Dr. Adams: “The limitation was in trying to find a small number of these aggregates in the blood, which has a high abundance of normal, healthy, properly-folded proteins. Therefore, it is a needle in a haystack problem. Everyone who tried to detect these aggregates bumped into this huge background, and none of the conventional approaches worked. Some people worked on these for 5 to 7 years. Even our CSO, Dr. Neil Cashman, who consulted for many diagnostic companies, and built specific antibodies for these aggregates, found that when you looked at the blood, you still could not get past the background. Therefore, he went back to his lab and decided to do something completely different. He then came up with epitope protection (EP) technologies, which are a way to get rid of all of the background, so that all that is left are the aggregates. We chemically treat the blood sample in such a way that all of the normal proteins are modified, and so that the antibodies you would use in a conventional immunoassay no longer see the normal proteins. However, because the aggregates are clumped, the chemical does not get into the core. The molecules in the middle do not get modified, so we can then find them. Instead of searching through all of the hay in the haystack, we burn down the haystack down and then use a magnet to find the needle without a problem. This has turned out to work exceedingly well. It is a brand new approach, so we get some very nice patent applications.

There are 3 people who have now come down with vCJD as a result of blood transfusions. We are right back to where we were in the 1980’s with the development of HIV/AIDS, where we know that we are transmitting this disease in the blood system and have no test for it. We are pushing hard to get the test out next year, so that we can start testing. Unfortunately, for people with vCJD, it is a worst-case scenario, because you can actually be a carrier for 20 years and be infectious and giving blood, before you come down with symptoms. Further, unlike HIV/AIDS, you cannot really put a question on a questionnaire for a blood donor to screen for people at risk. In Western Europe, where most of these BSE (Bovine Spongiform Encephalopathy) cows arose and virtually everyone has consumed some type of BSE tainted beef over the last 10 years, they have seen more and more people coming down with the disease. Therefore, we know that we have people walking around with it.  In the U.K. alone, it is estimated about 20,000 to 25,000 people have the disease, and will present symptoms in the next 10 years. Hence, we are very keen to get our tests out and make the blood transfusion systems safe again.”

CEOCFO: Are you looking at more alliances and partnerships?
Dr. Adams: “We are quite happy to roll out the blood tests for vCJD ourselves, because there is really only one customer per country and we can easily supply the needs and run that business, even from a Canadian location. We are pushing ahead with a test for Alzheimer’s disease using the same approach, and we are trying to get the assay to a point where it is a commercially-viable platform. We would probably look to partner the AD test, because it is not one customer per country, that is, everybody over the age of 60 should be screened for Alzheimer’s disease every couple of years. This is about trying to get the test into every clinical laboratory in the world; it is not something that a small company like us could do effectively. We will look for a partner once we have validated the test, and shown that we can detect Alzheimer’s at a higher rate than the current interview test, which is at best 70 to 80% accurate. Therefore, if someone asks you if you can remember where you had lunch yesterday and you can’t, they may say that you have Alzheimer’s, but 25% of the time you don’t; you just can’t remember what you had for lunch yesterday. The first application for the Alzheimer’s test would be to screen people into therapeutic clinical trials. There are now 250 treatments under development by 100’s of companies around the world for Alzheimer’s disease, and they all have the same problem when they go to run a clinical trial. When they go to screen people for the trial, they end up with 25% of the people in the trial who do not actually have Alzheimer’s, this creates a huge background, and makes it more difficult to show that a treatment works. The sooner we get better treatments for Alzheimer’s, the more it would drive the need to screen people.”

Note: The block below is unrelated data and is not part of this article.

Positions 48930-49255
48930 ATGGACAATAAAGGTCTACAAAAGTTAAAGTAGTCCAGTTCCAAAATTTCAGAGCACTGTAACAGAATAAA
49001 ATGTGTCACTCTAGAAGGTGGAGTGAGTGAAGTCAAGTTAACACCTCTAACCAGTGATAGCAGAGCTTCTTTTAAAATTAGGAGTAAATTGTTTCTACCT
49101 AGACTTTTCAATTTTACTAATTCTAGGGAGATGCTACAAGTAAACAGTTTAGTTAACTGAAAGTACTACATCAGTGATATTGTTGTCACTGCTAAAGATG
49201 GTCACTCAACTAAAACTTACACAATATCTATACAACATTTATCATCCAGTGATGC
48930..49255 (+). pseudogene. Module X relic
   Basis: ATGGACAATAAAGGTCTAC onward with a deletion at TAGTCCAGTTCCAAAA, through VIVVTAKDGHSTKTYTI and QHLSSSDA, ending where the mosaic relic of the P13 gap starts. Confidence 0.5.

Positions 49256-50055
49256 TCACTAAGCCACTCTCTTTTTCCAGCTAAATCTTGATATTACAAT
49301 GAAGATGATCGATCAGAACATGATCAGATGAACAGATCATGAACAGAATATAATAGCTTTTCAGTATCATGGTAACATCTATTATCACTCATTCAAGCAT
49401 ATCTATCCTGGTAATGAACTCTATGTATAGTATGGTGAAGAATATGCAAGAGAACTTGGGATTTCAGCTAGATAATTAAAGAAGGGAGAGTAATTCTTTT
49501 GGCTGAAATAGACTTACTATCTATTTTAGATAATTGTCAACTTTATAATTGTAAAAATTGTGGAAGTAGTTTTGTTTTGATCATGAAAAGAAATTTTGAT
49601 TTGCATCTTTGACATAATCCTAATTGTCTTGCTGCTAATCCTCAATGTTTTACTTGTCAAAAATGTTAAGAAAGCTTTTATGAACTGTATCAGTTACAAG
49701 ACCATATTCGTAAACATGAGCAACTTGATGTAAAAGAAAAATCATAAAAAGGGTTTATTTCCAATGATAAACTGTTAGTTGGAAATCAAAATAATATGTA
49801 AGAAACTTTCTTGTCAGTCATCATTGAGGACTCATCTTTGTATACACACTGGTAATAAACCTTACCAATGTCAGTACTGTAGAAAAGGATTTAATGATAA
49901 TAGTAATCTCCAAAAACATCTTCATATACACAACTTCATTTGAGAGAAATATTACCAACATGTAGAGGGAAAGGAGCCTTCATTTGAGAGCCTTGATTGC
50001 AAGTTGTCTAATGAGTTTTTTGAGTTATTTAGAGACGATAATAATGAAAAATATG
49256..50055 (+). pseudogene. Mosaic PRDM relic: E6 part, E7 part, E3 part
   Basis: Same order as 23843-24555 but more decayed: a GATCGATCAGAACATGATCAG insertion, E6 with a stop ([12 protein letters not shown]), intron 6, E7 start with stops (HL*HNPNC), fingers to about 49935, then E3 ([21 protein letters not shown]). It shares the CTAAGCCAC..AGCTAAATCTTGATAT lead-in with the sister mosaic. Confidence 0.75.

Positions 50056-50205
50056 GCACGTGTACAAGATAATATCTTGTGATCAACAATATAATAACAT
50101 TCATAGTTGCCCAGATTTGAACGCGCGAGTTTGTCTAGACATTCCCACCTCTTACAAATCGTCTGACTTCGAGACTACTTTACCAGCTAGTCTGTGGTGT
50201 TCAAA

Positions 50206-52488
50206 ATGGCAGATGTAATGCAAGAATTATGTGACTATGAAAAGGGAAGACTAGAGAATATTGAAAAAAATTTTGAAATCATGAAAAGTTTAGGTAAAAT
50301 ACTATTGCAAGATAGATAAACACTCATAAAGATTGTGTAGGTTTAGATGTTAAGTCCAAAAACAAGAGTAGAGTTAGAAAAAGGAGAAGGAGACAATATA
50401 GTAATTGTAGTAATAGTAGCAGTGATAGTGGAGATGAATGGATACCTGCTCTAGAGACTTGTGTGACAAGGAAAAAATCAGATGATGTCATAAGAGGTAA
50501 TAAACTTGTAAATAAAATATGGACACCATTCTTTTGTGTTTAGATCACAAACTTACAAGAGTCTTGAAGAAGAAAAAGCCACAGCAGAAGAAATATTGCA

CEOCFO: Development is costly; what is the financial picture like today?
Dr. Adams: “We are in very good shape; we’ve raised about $9 million in the first year of being a public company and we still have over $6 million in the bank, with a burn rate of about $250 thousand per month. We will launch our diagnostic product for CJD in the next year. Therefore, we have all the money we need to launch our first product.”

CEOCFO: There are many biotech companies out there; why should investors be looking at Amorfix Life Sciences?